COYOTE vs ACME Movie Hasn't Been Officially Shelved Yet But Things Are Looking Pretty Dire

COYOTE vs ACME Movie Hasn't Been Officially Shelved Yet But Things Are Looking Pretty Dire COYOTE vs ACME Movie Hasn't Been Officially Shelved Yet But Things Are Looking Pretty Dire

In late-2023, Warner Bros. Discovery revealed plans to shelve its Coyote vs Acme live-action and animation hybrid movie but changed course due to public backlash.

By MarkJulian - Feb 11, 2024 03:02 PM EST
Filed Under: Movies

A recent update on the ongoing saga of Warner Bros. Discovery's plans for Coyote vs Acme stated that after much back-and-forth, Warner Bros. Discovery and CEO David Zaslav would be moving forward with plans to vault the film for tax write-off purposes.

Details on this controversial move first surfaced in November 2023 but just a few days after those first reports made their way online (and a ton of public backlash), Warner Bros. reversed course and decided to sell the film to other streaming outlets and studios.

However, it seems the offers that Warner Bros. Discovery is receiving for Coyote vs Acme are not enough to offset potential losses and the studio is now likely to move forward with plans to write-off the movie for a tax cut. 

While a few of these latest reports stated that WBD was definitely moving forward with this plan, the latest update from Deadline states that the decision isn't final yet, although time is running out. Of course,this wouldn't be the first time that WBD and Zaslav vaulted a movie for tax write-off purposes, having recently shelved a $90M Batgirl movie.

The problem is that WBD spent about $70-$75M to produce the film but the offers they've received from Amazon, Apple, and a host of other potential suitors range from $30-$35M.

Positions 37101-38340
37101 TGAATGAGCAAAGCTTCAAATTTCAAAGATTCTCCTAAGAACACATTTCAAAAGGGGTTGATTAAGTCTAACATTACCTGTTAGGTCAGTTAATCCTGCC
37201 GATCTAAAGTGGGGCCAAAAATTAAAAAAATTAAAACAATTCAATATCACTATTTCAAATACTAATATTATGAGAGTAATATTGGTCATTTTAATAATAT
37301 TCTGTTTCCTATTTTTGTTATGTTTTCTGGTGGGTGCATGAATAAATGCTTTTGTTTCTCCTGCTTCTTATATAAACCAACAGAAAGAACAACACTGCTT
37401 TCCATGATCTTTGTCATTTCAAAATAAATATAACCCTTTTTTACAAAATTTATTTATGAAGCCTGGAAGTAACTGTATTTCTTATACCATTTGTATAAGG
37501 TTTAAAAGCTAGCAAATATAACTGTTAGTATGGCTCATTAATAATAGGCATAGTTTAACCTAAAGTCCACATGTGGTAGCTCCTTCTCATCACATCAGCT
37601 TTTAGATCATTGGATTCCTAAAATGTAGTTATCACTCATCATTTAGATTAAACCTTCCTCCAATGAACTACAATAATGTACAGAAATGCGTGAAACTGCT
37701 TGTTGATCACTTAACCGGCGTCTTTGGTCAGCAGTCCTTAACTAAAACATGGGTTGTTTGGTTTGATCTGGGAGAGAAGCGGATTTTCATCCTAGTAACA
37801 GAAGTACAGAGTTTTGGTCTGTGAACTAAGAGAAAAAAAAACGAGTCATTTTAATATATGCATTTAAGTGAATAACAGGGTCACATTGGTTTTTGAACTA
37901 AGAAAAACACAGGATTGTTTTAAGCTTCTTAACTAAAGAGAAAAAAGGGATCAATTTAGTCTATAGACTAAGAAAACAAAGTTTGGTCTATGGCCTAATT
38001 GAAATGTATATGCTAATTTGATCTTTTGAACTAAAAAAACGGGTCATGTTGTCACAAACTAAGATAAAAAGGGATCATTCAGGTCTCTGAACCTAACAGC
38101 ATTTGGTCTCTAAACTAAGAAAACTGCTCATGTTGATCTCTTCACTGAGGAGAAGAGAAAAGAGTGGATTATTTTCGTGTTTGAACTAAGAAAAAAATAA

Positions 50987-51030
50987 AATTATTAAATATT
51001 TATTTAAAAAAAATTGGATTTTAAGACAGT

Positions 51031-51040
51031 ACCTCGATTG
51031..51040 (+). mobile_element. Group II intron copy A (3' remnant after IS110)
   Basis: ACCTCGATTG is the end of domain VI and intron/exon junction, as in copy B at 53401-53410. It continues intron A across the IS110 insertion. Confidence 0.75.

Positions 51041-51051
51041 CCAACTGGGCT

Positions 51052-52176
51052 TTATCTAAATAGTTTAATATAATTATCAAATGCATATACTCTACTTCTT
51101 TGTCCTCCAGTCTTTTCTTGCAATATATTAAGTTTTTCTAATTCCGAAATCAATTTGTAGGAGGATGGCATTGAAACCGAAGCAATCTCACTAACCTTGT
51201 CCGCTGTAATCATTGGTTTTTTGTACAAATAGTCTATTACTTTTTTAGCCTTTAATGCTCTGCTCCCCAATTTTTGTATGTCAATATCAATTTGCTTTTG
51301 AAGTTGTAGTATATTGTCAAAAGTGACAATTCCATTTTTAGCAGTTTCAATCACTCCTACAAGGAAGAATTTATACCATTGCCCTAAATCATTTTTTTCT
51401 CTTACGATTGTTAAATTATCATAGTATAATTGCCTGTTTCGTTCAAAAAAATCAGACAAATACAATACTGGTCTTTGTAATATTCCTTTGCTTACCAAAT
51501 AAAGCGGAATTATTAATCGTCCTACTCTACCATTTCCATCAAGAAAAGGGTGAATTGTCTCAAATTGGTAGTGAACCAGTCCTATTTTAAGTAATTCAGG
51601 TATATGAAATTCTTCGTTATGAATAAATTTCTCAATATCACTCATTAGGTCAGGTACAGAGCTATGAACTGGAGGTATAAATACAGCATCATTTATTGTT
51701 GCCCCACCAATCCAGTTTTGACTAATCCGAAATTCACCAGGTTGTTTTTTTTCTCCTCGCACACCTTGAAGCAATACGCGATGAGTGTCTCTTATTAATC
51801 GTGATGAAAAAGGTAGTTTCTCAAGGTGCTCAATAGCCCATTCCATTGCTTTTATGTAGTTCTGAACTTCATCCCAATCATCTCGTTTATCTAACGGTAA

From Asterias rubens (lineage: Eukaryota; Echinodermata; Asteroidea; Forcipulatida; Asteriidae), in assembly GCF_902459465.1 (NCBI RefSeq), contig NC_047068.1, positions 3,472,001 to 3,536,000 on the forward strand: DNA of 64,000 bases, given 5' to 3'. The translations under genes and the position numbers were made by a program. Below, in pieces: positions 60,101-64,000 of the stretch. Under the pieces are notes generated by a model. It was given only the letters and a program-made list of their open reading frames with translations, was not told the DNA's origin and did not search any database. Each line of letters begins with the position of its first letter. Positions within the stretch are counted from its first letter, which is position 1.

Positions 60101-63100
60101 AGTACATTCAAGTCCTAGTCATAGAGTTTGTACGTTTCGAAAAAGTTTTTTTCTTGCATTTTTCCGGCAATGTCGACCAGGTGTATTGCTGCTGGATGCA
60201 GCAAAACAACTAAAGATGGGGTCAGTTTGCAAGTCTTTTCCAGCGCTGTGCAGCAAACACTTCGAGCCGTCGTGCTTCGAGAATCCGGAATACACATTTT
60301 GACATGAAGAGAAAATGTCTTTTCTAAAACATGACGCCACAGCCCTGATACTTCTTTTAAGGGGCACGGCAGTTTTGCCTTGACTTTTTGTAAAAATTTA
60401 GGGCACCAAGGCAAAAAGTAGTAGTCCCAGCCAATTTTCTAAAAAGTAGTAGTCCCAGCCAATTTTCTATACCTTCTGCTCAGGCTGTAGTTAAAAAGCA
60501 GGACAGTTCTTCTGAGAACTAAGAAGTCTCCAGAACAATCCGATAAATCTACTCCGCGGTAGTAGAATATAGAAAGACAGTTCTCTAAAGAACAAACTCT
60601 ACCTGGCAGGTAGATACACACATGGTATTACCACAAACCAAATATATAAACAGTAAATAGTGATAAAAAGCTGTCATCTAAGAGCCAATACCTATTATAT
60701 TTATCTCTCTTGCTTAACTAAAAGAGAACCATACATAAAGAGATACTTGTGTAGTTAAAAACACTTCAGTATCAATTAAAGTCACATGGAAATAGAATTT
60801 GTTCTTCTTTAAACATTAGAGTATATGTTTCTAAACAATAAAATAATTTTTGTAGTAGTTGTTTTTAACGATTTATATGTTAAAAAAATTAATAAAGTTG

Zaslav and WBD aren't looking to make a profit on the sale of the film but they want to sell it for the full cost of production ($70-$75M).

The Lego Movie director and Spider-Man: Across the Spider-Verse writer Phil Lord recently chimed in on the situation via X/Twitter.

Former trade reporter turned online scooper Jeff Sneider also weighed in on the situation, providing a counterargument on his blog. Sneider wrote:

"...But this is a business. I know we all want to believe that the new Looney Tunes movie is high art, but it's not - it's a corporate product, one that everyone involved was paid handsomely to create. The performative outrage greeting WB's decision to shelve Coyote vs Amce is truly laughable. It's not David Zaslav's fault that the prior WB regime made the move for way too much money - so much that it left his hands tied. Why should he have to put up $30 to $40 million to market that $75 million movie in theaters if he doesn't think it can crack the $250 million or so it'll need to break even?"

From a logical standpoint, Sneider's making a lot of sense. It's not like the folks who created the film won't get paid if it doesn't hit theaters. And by all accounts, no one thinks the film will break even if it hits theaters or that it will drive a ton of new subscriptions if released on Max.

Coyote vs Acme is a mix of animation and live-action, similar to Space Jam and Who Framed Roger Rabbit. Along with the Coyote and Road Runner, the film was set to star Will Forte, John Cena and Lana Condor.

The plot centered on the Coyote suing the Acme corporation after years of failed products that prevented him from apprehending the Road Runner and sometimes getting seriously hurt in the process. Forte was set to play Wile E.'s lawyer, while Cena would have played Acme's CEO.  

Where do you stand on the Coyote vs Acme debate? Let us know in the comment section below.

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